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AT&T will be back in court facing a challenge to its right to install its U-verse cable television package in Kentucky under an 1886 telephone franchise from the state, the U.S. Court of Appeals for the Sixth Circuit held March 2, reversing a dismissal from the court below.
The perpetual franchise given to AT&T's predecessor-in-interest, BellSouth Telecommunications Inc., gave the company the right to “purchase, construct, maintain and operate, within this State and elsewhere, telephone lines, exchanges and systems, and to conduct all the business incident and pertaining thereto,”and to “construct, equip and maintain telephone lines along, over or under the highways, streets and alleys, and across any water-course within this Commonwealth, so as not to obstruct the same.” A competitor argued that under the state constitution and local law AT&T needed a new cable franchise.
The district court granted AT&T's motion to dismiss, but the appeals court said that the lower court “prematurely reached the question of law, and improperly dismissed the case in the absence of a sufficient factual record.” It explained that the district court did not apply the correct standard for a motion to dismiss, and erred by noting the question presented by the competitor was “whether the transmission of IP video signals is outside the scope” of AT&T's franchise, when the proper question at the motion to dismiss stage was “whether the plaintiff's complaint includes ‘enough facts to state a claim to relief that is plausible on its face.' ”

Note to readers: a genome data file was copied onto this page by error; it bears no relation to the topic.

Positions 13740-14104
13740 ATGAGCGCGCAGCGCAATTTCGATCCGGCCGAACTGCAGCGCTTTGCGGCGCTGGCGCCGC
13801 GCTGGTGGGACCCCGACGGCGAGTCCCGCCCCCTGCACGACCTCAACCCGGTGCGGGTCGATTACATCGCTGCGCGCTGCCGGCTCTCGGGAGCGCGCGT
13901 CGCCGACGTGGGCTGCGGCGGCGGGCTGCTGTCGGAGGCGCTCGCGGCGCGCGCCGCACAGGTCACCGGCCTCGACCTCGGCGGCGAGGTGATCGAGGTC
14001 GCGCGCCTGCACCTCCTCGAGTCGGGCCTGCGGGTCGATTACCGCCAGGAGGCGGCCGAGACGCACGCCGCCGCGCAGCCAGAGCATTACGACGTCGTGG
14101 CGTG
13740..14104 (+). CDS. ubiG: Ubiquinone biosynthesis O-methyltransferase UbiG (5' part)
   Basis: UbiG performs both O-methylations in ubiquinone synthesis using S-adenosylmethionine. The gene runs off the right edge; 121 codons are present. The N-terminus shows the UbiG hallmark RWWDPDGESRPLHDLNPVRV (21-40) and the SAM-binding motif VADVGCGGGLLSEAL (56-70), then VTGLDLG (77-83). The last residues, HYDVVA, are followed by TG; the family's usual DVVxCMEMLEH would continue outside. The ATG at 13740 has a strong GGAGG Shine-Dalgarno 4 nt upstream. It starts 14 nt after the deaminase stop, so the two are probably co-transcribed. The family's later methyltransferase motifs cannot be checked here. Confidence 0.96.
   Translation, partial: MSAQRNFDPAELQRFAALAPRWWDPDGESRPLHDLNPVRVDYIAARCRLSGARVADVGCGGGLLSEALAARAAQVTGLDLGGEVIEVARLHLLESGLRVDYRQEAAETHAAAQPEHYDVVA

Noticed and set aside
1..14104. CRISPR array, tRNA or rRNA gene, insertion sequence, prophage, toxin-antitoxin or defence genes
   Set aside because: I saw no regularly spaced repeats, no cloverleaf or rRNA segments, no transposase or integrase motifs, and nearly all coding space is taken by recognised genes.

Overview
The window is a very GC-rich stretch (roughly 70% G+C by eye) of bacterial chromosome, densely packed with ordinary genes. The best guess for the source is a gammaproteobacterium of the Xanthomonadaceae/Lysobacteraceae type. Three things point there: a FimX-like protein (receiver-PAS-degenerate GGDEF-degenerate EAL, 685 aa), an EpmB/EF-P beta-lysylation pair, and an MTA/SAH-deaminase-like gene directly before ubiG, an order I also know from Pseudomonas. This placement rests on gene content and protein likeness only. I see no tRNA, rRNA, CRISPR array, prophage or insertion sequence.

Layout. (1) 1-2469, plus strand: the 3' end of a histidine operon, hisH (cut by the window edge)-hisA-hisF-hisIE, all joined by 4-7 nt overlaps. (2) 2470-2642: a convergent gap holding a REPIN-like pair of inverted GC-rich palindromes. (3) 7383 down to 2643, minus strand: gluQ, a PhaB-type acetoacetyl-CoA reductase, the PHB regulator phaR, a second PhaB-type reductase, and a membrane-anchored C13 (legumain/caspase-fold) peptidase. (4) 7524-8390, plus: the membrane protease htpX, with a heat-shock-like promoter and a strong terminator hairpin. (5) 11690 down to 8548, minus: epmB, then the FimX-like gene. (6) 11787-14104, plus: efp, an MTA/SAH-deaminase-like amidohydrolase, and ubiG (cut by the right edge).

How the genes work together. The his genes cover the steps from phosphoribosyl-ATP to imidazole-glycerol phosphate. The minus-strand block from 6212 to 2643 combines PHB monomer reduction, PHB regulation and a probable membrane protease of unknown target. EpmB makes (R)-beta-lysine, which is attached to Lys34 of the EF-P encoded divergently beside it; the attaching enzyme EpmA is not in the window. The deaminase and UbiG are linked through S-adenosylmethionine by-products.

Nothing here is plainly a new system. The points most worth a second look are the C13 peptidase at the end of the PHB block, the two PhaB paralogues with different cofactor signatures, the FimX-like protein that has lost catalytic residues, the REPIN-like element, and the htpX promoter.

It also said that the district court “relied on self-serving facts written by AT&T in a stipulated agreement—facts that conflicted with the well-pleaded facts in the complaint—to make findings about the nature of U-verse service, and its applicability to AT&T's telephone franchise” (Mediacom Southeast LLC v. BellSouth Telecommunications Inc., 6th Cir., No. 10-6117, 3/2/12). Full text at http://pub.bna.com/lw/106117.pdf
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